So, you're still walking into your local bank to conduct your financial business. Understandable. There's a level of comfort in standing eye to eye with the person counting your money. You enjoy trading stories with your favorite teller. And above all, you've got this nagging fear that some tech-savvy smarty-pants may steal your financial information if you join the population of online banking customers.
Take a little comfort in this: Online banking is more advanced and secure than ever, experts say. And if banking research is accurate, a growing number of boomers and seniors are bypassing the brick-and-mortar branch to manage their money from the couch.
Banking online has added perks for older Americans, who may desire a larger slice of independence from caregivers. No need for physical challenges to keep you from paying a bill, either. In the end, it can be an easier way to bank and, in fact, keep you closer to your money.
Not quite convinced online banking is for you? We rounded up a group of experts to answer your most common questions:
• Paul Gentile, executive vice president, Credit Union National Association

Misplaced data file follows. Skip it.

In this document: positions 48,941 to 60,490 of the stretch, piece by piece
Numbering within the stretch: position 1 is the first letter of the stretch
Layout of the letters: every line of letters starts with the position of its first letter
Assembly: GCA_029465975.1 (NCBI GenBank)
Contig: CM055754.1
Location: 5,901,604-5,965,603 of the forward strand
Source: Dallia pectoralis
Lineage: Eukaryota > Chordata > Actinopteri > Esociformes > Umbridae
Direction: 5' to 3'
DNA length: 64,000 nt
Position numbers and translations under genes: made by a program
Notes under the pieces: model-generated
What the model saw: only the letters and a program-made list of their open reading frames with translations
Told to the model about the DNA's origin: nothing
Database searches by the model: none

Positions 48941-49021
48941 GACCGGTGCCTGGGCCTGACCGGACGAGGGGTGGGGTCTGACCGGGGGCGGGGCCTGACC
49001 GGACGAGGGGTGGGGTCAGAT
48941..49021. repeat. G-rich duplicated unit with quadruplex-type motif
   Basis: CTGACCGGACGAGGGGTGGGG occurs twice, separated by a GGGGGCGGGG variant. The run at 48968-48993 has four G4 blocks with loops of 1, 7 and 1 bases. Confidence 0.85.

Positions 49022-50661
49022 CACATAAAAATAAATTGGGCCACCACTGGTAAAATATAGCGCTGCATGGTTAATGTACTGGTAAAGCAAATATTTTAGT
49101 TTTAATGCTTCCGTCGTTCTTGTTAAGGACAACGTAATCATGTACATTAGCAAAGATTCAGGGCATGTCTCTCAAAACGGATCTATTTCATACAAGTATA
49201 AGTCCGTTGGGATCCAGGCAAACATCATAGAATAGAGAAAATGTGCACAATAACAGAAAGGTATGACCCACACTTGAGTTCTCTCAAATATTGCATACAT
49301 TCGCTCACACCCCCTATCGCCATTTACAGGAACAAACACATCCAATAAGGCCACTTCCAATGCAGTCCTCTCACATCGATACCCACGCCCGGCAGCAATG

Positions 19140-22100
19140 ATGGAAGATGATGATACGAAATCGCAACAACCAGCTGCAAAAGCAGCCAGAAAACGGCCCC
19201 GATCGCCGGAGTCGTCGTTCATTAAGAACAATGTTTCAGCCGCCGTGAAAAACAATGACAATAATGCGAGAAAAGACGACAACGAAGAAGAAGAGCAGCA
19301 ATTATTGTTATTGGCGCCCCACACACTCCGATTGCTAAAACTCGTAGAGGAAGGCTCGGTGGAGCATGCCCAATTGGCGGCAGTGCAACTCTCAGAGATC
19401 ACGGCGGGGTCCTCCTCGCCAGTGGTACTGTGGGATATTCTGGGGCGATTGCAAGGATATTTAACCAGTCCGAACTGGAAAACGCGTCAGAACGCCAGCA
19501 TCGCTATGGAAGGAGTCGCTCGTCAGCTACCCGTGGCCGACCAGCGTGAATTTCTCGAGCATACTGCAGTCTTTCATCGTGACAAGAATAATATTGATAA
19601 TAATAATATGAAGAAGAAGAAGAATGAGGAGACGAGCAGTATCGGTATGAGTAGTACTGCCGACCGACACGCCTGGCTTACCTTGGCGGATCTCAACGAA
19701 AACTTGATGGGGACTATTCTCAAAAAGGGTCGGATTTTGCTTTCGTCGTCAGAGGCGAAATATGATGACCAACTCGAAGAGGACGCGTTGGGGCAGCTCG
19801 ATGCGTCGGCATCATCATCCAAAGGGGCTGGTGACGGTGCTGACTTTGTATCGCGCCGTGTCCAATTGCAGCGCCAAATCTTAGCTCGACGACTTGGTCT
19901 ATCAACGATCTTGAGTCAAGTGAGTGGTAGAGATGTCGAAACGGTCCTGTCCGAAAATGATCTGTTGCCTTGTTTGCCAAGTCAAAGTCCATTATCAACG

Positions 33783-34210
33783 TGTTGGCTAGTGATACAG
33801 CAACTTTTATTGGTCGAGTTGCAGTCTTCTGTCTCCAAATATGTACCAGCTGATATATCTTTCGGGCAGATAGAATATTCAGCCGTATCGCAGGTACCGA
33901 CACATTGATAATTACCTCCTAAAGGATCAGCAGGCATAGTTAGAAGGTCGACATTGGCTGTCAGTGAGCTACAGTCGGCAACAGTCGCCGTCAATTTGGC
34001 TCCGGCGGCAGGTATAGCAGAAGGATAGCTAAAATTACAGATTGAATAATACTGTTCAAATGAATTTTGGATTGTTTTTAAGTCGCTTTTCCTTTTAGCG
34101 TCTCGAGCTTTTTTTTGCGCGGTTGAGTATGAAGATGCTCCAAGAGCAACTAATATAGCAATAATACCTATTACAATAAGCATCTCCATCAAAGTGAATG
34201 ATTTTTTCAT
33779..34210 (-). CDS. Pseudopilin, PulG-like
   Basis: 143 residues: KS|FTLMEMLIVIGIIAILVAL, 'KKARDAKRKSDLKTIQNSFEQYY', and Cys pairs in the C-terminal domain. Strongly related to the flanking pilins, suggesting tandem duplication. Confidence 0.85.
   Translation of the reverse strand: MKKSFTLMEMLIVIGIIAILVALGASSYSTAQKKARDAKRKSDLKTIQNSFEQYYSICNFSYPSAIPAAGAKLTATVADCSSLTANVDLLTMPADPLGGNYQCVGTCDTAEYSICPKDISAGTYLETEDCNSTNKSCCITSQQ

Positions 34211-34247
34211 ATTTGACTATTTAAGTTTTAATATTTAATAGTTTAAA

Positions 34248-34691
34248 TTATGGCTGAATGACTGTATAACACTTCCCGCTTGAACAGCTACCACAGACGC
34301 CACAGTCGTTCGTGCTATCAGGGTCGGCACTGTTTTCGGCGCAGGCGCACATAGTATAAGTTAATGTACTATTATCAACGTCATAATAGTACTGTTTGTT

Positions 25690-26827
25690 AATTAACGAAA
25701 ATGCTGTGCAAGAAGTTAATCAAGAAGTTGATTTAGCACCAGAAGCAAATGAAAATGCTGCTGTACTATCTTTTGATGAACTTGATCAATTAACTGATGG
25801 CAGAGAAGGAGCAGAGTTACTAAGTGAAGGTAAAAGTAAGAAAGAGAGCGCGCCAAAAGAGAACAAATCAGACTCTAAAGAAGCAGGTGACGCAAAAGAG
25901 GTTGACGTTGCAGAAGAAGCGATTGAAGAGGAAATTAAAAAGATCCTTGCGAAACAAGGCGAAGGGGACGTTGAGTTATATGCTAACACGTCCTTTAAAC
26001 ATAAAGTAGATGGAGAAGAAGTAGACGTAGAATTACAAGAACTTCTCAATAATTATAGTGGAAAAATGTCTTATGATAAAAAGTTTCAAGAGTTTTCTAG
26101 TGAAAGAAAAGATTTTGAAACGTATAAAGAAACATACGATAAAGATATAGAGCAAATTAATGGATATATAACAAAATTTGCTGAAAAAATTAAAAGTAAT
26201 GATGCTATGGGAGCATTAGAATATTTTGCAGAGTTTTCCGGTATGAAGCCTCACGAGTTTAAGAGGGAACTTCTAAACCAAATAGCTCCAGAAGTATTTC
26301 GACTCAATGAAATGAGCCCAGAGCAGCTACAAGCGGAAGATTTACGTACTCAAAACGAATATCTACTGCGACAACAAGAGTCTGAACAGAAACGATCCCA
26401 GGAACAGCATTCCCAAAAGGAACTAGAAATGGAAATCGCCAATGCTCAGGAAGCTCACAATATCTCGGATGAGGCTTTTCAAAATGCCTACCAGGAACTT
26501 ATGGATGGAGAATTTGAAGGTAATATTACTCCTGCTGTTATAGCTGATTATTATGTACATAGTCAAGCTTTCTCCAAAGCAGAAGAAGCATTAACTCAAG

• Greg Hughes, vice president, information security officer, digital channels, for Fiserv, an information technology provider to banking institutions
• Heather Almand, communications manager, Digital Insight, which offers innovative online and mobile banking solutions to consumers and financial institutions
• Ken Nagel, chief information officer, Farmers & Merchants Bank
• Susan Fitzpatrick, director of communications, Ally Financial
Why should I do my banking online?
Almand: You get flexibility and convenience. Online banking allows you to view your account balances, pay your bills, locate ATMs, transfer funds and even deposit checks all while on the go, 24/7. If you can't get to a branch during service hours, online banking gives you alternative ways to handle your banking needs.
What kind of equipment do I need?
Almand: Ideally, a computer, laptop or tablet with updated security software. If depositing checks from home interests you, a scanner could come in handy. In some cases, you can use your smartphone for depositing checks, too. We will discuss the latter in detail further down.
Will I be able to do everything online that I do at my local bank?
Almand: Pretty much. If your financial institution also provides personal financial management tools, you'll be able to manage all your banking, credit and financial accounts in one place at your favorite bank or credit union.
Nagel: Some banks, like F&M, even offer something called text banking, which provides you access to accounts via text (SMS) messages on a mobile phone. It's a fast and easy way to look up account balances or view recent account history.